About Peakirk Archaeological Survey Team – PAST

PAST is a self-funding, independent group, founded in 2013 by Greg Prior, Avril Lumley Prior, Jon Clynch and geophysicist Bob Randall, following two successful ‘digs’ in Peakirk supervised by ex-Time Team presenter, Dr Carenza Lewis, in 2012. Since then, PAST recruited other talented members. Its aims are to discover more about Peakirk’s rich heritage through a variety of sources (including written and landscape evidence), non-invasive geophysical surveys and, where viable, excavations. Findings are always recorded through formal archaeological reports and features in the local magazine, The Village Tribune. Presentations are given at conferences and to interest groups in order to generate an interest and pride in Peakirk’s past and an understanding of how this small settlement fits into the ‘bigger picture’.

About Peakirk

Peakirk is located on the western margins of Borough Fen, formerly in Northamptonshire, now in Cambridgeshire. A village green lies in the medieval heart of the settlement, to the east of St. Pega’s church. The green is bisected by the Roman watercourse, constructed between the River Nene at Peterborough and the River Witham during the first century AD, and known since at least the eleventh century as Car Dyke.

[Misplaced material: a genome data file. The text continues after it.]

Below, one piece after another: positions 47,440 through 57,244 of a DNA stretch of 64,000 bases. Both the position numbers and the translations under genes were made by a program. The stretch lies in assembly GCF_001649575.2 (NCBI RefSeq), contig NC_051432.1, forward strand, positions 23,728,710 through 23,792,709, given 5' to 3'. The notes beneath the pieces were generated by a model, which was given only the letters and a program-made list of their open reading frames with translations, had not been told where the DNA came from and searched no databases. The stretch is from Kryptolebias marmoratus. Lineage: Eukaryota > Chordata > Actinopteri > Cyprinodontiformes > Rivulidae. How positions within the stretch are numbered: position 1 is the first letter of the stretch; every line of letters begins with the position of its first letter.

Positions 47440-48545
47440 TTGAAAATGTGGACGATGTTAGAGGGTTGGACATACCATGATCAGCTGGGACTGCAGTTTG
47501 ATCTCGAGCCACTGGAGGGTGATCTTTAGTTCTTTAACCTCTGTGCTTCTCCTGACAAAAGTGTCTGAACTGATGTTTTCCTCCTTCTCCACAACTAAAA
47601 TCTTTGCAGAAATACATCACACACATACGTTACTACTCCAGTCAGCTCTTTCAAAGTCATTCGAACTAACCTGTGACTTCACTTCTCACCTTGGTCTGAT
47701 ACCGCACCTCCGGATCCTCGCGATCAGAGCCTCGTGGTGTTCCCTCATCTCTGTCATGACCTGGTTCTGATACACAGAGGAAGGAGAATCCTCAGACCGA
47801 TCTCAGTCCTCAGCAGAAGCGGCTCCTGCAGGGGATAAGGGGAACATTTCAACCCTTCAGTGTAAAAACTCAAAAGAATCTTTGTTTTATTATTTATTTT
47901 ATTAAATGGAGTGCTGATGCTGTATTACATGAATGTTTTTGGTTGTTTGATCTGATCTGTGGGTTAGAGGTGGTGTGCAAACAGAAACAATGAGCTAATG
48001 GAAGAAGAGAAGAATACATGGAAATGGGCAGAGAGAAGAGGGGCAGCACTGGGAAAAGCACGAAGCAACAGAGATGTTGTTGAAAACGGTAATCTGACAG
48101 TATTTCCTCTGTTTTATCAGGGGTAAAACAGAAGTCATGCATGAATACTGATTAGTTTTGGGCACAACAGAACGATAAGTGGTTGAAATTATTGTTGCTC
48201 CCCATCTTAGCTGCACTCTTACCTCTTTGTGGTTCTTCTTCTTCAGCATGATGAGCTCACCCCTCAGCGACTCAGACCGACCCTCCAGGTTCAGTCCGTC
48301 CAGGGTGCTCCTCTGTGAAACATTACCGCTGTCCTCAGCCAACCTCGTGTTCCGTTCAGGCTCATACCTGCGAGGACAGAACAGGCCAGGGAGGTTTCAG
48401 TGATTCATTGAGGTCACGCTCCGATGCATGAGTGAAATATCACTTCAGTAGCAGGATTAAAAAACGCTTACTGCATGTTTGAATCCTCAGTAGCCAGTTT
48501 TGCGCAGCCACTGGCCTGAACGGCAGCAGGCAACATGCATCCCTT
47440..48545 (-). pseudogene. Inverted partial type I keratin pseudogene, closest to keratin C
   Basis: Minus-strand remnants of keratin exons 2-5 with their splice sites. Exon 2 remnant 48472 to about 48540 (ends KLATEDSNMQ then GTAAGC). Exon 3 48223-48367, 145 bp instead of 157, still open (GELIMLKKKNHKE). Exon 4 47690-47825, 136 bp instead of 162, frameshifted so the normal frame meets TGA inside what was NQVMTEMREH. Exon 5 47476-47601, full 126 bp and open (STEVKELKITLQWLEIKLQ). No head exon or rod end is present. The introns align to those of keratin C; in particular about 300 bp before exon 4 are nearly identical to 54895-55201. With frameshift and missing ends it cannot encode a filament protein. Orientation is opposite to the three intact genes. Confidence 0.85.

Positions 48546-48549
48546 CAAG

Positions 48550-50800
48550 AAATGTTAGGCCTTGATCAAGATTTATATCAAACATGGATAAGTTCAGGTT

The place-name, Peakirk, meaning ‘Pega’s Church’, a corruption of the Old English Pegechirche, implies that the settlement was renamed by Scandinavian incomers during the late-ninth to early-eleventh centuries. Pega was the daughter of Penwalh (a Mercian nobleman) and sister to St. Guthlac, the hermit of Crowland. By c.714, she reputedly had founded a cell on the site of Peakirk Hermitage (north-east of the green) before embarking upon a pilgrimage to Rome, where she is said to have died in 719. Therefore, we can assume that Peakirk received its name shortly after her departure or death through her association with the place. There is no reference to Peakirk in Domesday Book and it is thought to have been included with the manor of Glinton. St Benedict’s, Glinton, remained a chapel-of-ease to St Pega’s until 1865, when the two communities become separate parishes.